Having a steady stream of ideas is important when running an experimentation program.
Your backlog should be a collection of ideas from a variety of source. These would range from the ad hoc spur of the moment ideas to more well thought through research backed ideas as well as ones collected by crowdsource. Collecting these ideas and storing it in some form of backlog is one half of the battle.
A bigger challenge for optimization teams is how to meaningfully manage the backlog. Too often, backlogs are not given enough care and attention and over time become bloated, cumbersome and tough to manage.
It makes no sense having a bloated backlog. The argument that you might be able to look back at ideas in the future falls flat once you consider this. Your experimentation roadmap has limited capacity depending on your traffic bandwidth, tests already scheduled and the bandwidth of your development teams. The probability of being able to test all possible ideas in your backlog is a futile exercise. The ideas in your backlog will soon be replaced by newer and fresher ideas from your learnings. Having a cluttered backlog slows you down in many ways. It becomes harder to find what you’re looking for and it becomes a mission to weigh up all the possible ideas objectively. It’s easy to get overwhelmed by the wealth of choice and if you’re familiar with the paradox of choice, you know that this results in indecision.
To cut through the noise and ensure that you have a healthy backlog, an optimization team must be disciplined in maintaining it on a consistent basis.
Here’s a few action steps that you can put into practice immediately to ensure you can have a healthy idea backlog. One that avoids overwhelm and indecision.
Split all your ideas into 3 main sections – Backlog, Prioritised, In Test Pipeline
Backlog is essentially a collection of all the ideas you have gathered from multiple sources. This hasn’t been fully vetted for quality or validity nor has it been prioritised yet. That comes next.
Prioritised is when your ideas have been weighted based on the factors that will determine its viability. These could be based on time to develop, time to run, impact, etc.
In Test Pipeline is when you have started building the test brief, planning the launch and execution.
Now comes the part where as optimizers, you need to be disciplined in drawing the line in the sand.
You should set firm guidelines about how long an idea should remain in the backlog for. What time limit would you put on an incoming idea before you decide it has been there long enough?
The main cause of backlog bloat is because it’s treated as a data dump rather than an evolving list of ideas that change over time.
Remember – Quality is better than quantity. You might experience FOMO (fear of missing out) when taking action on moving ideas out of the backlog
Set a due date on every incoming idea to notify you when an idea has crossed the maximum limit of time you defined.
In Effective Experiments, you can easily set thresholds and automate your backlog to visually highlight ideas that are past their threshold times.
Your backlog will fill up pretty quickly if you get new ideas added into your backlog every day. It won’t take long for this list to become unmanageable even if your test pipeline is small.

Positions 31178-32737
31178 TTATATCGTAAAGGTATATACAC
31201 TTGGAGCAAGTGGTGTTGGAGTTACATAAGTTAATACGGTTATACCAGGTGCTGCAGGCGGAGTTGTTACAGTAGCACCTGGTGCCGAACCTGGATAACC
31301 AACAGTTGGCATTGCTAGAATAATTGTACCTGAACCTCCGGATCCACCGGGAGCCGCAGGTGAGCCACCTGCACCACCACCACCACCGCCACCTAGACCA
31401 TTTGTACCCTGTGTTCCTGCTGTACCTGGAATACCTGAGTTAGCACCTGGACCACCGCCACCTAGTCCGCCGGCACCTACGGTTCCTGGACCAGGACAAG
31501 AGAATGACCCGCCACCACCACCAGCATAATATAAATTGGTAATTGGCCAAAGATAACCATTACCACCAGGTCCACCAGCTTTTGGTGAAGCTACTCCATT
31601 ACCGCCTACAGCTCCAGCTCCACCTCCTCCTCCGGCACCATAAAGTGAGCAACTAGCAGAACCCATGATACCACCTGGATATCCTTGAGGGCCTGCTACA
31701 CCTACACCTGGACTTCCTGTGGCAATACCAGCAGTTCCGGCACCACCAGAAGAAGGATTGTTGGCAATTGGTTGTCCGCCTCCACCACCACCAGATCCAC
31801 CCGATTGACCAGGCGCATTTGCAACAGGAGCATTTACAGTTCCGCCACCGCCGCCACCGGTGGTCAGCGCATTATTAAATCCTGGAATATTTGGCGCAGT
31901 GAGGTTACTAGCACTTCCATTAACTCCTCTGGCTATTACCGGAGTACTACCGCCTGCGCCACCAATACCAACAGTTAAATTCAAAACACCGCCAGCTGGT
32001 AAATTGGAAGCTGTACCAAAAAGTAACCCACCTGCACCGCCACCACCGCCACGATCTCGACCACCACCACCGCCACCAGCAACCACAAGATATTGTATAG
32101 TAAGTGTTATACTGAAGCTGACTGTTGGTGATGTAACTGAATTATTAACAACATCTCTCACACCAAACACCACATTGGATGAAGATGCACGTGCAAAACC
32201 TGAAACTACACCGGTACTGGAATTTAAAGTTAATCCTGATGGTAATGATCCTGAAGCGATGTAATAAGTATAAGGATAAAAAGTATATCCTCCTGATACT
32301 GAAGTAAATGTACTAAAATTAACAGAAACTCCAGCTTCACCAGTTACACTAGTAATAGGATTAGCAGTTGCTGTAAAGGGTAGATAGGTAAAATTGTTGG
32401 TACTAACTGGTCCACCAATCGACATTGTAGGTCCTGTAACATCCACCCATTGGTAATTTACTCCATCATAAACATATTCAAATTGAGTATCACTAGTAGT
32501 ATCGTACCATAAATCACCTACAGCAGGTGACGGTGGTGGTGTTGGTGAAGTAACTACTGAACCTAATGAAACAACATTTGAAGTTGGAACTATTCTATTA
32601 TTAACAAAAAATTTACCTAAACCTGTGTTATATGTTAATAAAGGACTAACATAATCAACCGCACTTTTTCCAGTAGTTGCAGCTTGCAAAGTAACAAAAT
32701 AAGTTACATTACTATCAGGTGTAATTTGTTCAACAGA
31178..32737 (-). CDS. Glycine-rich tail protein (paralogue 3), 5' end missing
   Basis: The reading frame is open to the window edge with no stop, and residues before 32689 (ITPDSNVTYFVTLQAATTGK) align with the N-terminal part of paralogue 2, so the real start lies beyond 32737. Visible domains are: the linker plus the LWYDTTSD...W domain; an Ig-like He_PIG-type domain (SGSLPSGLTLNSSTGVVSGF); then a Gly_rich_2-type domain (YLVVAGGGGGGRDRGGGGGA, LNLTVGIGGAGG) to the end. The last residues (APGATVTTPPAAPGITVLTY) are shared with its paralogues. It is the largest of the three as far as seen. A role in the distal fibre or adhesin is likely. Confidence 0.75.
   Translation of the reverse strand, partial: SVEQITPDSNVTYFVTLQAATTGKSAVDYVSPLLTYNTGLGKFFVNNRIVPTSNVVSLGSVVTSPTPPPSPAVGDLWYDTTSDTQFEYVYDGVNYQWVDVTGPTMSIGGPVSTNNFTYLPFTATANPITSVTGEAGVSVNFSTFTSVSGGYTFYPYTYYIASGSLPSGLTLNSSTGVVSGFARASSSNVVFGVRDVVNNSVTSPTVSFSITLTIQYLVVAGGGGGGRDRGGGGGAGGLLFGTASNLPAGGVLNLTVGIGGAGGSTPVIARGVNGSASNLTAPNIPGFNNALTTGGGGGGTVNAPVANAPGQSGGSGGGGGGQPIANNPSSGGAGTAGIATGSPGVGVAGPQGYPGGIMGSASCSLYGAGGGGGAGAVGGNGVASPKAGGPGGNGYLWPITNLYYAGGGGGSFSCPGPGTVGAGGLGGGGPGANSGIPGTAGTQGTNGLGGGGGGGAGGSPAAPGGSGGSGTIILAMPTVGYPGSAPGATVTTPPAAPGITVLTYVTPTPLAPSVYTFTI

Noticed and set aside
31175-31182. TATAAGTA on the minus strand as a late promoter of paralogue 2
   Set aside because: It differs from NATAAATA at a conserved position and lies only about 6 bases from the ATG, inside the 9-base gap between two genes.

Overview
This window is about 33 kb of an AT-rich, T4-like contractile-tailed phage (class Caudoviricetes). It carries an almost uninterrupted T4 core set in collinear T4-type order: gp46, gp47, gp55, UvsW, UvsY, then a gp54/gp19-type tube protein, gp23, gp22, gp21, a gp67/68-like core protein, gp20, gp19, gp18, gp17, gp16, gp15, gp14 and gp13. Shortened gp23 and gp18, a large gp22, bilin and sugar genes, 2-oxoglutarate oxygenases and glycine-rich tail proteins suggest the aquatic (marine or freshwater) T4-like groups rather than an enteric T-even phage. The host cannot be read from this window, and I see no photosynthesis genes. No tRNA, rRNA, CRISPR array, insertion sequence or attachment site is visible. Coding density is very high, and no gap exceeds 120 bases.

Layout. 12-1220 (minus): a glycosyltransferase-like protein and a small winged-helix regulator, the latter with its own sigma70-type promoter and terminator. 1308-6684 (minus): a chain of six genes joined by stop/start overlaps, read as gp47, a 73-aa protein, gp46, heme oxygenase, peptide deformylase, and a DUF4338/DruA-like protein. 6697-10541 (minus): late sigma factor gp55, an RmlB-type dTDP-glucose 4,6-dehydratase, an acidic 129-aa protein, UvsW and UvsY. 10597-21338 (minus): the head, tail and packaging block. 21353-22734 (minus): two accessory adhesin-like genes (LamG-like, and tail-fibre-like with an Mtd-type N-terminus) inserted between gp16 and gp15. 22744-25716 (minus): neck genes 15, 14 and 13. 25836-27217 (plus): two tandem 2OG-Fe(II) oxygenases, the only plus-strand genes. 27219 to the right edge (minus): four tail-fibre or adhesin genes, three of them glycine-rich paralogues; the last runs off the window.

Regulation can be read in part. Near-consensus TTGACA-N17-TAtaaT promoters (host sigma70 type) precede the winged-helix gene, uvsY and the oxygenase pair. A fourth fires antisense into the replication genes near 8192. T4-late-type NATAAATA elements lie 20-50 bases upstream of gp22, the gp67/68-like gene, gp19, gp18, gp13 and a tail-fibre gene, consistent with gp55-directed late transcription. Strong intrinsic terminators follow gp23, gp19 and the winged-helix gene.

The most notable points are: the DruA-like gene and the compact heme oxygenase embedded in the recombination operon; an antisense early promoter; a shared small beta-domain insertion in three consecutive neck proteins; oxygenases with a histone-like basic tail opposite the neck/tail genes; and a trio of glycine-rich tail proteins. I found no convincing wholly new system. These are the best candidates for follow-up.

Set aside time in your schedule on a consistent basis – once every 15 days or so to go into your backlog to review each idea and see if its worth keeping or archiving.
The best way to do this is to physically block out a recurring calendar entry so you never forget. If you’re part of a team, you can share these responsibilities.
You need to go full Marie Kondo on this and KonMari your backlog list.
With the optimization mindset, you want to be constantly reviewing and improving the management of your idea backlog.
As an optimizer, you must already know that visual clutter can cause a cognitive overload. Similarly, a bloated backlog will create cognitive overload and reduce the effectiveness of your decision making ability.
Keep it trim. Be ruthless. Does this idea need to be there? Will you ever get a chance to test it.
If there’s potential, move it to the prioritization list.
If not, has it overstayed the threshold. Delete it. If you’re still afraid of letting it go, archive it somehow. If using a spreadsheet, move it to another tab.
Within Effective Experiments, you can archive ideas easily so they stay out off the main list.
The ideas that make it into the prioritization column must also be evaluated and prioritized.
Widely used frameworks such as PIE & ICE (used by novice Optimization teams) and PXL or a flavour of it (used by more mature teams) can help you score your test ideas. This will give each idea a weight based on the criteria you have set in your prioritization matrix.
Just because an idea has made it into the prioritization column doesn’t mean you stop reviewing them. Make sure thresholds also apply to ideas that make it to the Prioritization queue so you can review and archive accordingly.
Sort your list based on the prioritization scores which will allow you to work out what to test next.
If maintain a visual testing roadmap, you should have the ability to look up the timelines of current running and future planned tests, you be find available slot to execute these new test ideas.
These steps will help you keep your idea backlog slim and maintainable allowing you to make better decisions without cognitive overload.
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